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Students concerned about newly approved development along Tempe Town Lake

ASU students are worried about how the $1.8 billion development on Tempe Town Lake will affect housing costs

The South Pier development is planned to be built between Rio Salado and Rural roads near Tempe Town Lake.

Tempe City Council unanimously passed a proposal to build a $1.8 billion development on Tempe Town Lake last week. Although council members are confident in the project’s financial effect on the city, some ASU students are worried about the project's impact on the skyrocketing housing costs in the area.

The project, developed by South Pier, is a development that will include 2,300 apartments and 160 condominium units to accommodate an estimated 3,500 residents, as well as functioning as a hotel. The project also includes a Ferris wheel, office and retail space and a new pedestrian bridge on the east side of the lake.

The land the project is going to be built on is worth more than $36 million dollars along Rio Salado Parkway east of Rural Road.

The project is being given a government property lease excise tax, or GPLET, which is a tax reduction that incentivizes development in the state of Arizona. The GPLET will apply for eight of the 15 years expected to complete the project. Tempe City Council members say that this is a good thing, and will produce revenue in the future.

"Right now that piece of land is generating absolutely no revenue and... after that eight year GPLET window comes and goes, it will then produce property taxes," said Robin Arredondo-Savage, a Tempe councilmember. "So there will actually be revenue coming into the city because of a developed piece of land that may not have been able to get developed if it wasn't for the GPLET."

Tempe residents and ASU students are not as enthusiastic about the project, as they see this as something that will make housing costs go even higher.

Michaela Schillinger, a sophomore studying political science who lives in Tempe, spoke in the council meeting about her concerns about the effect the project and its tax deduction have on local housing costs.

"The development that these luxury apartments and hotels would be built on is about five to 10 minutes from campus." Schillinger said in the meeting. "I don't understand that if they are going to build something there why it wouldn't be affordable housing for students and for the people of Tempe."

The developers plan to give the city of Tempe over $12 million for "public benefits," which would go to the building of affordable housing, transit and education funding. They are also committed to building the first phase of the new pedestrian bridge and will assist in funding the subsequent phases of construction. The development itself will also include 300 affordable housing units.

Councilmember Lauren Kuby said the land on Tempe Town Lake is too expensive to build affordable housing on. Because the project was presented publicly to the city council for the first time Thursday, she wanted to postpone the vote for a month to think about the approval before they took a final vote. The motion to postpone the vote was shot down 4-3 during the meeting.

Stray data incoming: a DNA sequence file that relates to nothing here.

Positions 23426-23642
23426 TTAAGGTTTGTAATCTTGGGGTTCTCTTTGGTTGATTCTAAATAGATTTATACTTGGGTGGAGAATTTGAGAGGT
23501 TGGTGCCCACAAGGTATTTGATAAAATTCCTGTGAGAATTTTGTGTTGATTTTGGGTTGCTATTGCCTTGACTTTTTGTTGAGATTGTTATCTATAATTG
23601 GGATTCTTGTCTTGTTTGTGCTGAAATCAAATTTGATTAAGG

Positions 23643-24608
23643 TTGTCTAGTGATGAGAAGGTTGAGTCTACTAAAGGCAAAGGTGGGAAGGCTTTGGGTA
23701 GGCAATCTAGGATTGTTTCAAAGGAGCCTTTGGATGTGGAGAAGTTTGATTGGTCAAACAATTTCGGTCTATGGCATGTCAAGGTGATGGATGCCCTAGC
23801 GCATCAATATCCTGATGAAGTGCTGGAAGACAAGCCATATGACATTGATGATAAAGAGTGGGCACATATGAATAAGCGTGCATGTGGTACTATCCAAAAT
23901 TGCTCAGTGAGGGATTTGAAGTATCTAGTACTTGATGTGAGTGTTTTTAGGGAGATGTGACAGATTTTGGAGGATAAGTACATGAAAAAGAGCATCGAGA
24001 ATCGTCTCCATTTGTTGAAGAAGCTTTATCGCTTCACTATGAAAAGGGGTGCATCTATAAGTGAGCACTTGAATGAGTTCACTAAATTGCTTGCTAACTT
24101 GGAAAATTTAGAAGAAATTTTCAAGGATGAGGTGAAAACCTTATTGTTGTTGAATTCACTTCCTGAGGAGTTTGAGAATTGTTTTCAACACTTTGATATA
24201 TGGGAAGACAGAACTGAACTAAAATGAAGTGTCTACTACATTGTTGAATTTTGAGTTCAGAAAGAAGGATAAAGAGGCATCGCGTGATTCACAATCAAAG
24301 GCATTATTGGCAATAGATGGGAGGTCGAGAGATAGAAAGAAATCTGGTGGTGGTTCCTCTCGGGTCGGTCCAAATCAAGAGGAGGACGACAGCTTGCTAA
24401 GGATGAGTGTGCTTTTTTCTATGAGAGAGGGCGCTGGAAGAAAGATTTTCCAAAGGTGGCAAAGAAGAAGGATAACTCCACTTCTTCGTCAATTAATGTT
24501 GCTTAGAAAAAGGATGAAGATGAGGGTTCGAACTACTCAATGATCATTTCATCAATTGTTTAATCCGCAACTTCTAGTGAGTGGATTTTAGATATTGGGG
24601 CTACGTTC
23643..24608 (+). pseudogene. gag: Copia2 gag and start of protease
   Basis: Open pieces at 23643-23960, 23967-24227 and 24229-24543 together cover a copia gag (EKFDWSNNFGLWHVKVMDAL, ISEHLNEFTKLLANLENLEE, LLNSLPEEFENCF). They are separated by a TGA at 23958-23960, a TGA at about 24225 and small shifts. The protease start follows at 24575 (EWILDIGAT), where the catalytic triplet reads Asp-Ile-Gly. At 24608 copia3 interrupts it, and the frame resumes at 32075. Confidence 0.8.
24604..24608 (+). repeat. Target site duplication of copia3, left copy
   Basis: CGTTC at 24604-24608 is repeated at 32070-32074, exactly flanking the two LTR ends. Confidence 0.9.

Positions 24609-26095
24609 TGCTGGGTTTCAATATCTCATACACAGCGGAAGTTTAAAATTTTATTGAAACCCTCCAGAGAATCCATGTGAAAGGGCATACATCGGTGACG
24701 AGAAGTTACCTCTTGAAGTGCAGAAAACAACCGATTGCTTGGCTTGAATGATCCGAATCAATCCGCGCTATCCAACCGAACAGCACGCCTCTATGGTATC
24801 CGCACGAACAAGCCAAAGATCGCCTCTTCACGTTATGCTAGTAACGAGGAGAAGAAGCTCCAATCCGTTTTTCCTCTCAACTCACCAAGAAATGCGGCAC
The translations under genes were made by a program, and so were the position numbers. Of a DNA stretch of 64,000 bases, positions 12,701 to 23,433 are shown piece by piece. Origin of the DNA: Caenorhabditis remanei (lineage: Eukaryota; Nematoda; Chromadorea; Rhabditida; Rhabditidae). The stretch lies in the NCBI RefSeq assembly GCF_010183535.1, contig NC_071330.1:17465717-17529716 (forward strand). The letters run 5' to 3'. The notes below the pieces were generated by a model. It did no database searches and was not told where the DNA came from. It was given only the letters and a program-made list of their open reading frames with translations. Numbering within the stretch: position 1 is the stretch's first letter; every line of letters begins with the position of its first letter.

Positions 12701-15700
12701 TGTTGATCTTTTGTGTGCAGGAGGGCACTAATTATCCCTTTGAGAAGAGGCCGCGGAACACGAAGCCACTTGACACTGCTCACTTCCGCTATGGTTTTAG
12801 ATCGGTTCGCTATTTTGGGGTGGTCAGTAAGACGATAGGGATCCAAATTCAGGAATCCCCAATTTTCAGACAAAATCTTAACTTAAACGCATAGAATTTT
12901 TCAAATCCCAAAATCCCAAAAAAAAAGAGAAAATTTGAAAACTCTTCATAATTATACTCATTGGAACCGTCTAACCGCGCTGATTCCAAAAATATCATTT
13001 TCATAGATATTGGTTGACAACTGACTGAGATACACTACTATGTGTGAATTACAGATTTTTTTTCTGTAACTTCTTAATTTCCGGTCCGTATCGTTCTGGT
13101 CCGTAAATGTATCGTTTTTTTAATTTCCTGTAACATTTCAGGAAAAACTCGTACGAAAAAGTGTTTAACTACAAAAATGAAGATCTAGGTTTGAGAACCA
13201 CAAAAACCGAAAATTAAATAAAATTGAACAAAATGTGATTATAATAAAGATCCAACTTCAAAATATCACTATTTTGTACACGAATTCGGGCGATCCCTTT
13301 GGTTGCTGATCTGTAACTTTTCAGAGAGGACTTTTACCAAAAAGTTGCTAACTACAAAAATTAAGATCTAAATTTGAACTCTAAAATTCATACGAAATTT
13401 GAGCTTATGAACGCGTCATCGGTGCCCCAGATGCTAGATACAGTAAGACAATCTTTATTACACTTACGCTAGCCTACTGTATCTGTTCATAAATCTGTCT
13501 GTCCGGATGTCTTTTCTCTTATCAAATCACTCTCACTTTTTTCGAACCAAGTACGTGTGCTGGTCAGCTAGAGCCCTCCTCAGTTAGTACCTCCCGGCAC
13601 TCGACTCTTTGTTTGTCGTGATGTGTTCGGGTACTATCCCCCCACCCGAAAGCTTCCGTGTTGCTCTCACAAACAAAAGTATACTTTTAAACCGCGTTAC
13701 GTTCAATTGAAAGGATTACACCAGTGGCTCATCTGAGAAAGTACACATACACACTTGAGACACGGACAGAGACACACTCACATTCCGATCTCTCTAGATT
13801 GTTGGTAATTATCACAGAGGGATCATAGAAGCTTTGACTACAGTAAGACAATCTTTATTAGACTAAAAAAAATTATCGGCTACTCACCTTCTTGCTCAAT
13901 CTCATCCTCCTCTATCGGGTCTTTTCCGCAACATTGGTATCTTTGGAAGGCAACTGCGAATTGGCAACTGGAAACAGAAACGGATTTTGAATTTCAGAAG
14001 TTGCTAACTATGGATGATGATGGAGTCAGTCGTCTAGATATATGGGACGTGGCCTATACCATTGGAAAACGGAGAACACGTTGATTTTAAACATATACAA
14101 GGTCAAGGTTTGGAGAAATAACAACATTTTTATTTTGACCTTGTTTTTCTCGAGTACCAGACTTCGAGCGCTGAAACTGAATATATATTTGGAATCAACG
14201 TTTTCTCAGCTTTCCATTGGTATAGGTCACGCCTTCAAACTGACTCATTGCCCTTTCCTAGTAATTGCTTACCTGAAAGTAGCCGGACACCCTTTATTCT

"I was trying to argue ... that this was essentially the first read and that we should continue it and have a second read in March so we can give people time to understand what the deal points were and kind of chew on it for a bit," Kuby said.

Jason Ronstadt, a senior studying chemical engineering, also raised concerns about the lack of public input on the project. 

"I do not believe that a luxury development should receive seven GPLETs and not have to pay eight years of property taxes when our community is in desperate need of these resources," Ronstadt said in the meeting. "Like other students and workers here in Tempe, I want to make sure that the projects, especially ones that receive tax subsidies, are enriching our community. It is difficult to do this with the limited information that has been provided."

Even though Kuby thinks the city council should have postponed the vote for a month, she recognizes the project’s potential.

"In the case of the lake, you have very expensive land with all these assessments and taxing districts and it's very complicated and it's the most expensive place to build affordable housing," Kuby said. "So, in this case, I do think the best solution is to have this development and then take dedicated money and put it into affordable housing and other places in the city."

Arredondo-Savage said the South Pier deal is similar to the deal for the construction of Tempe Marketplace, which needed a tax incentive at the start but now pays its entire tax share. Arredondo-Savage thinks the deal’s impact will be like Tempe Marketplace's.

"I feel like it's a really fantastic deal for the entire city, not just the area of Town Lake, but it's going to really make an impact everywhere," Arredondo-Savage said. "We're going to be able to create some affordable housing and we're going to really enhance the lake. I think it's a win-win."

Reach the reporter at and @shanebrennan36 on Twitter

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Shane BrennanEditor-in-Chief

Shane Brennan is the Editor-in-Chief at The State Press. He was a sports and politics reporter, before becoming the editor of the politics desk. He has covered local and state politics for the Arizona Capitol Times and Cronkite News.

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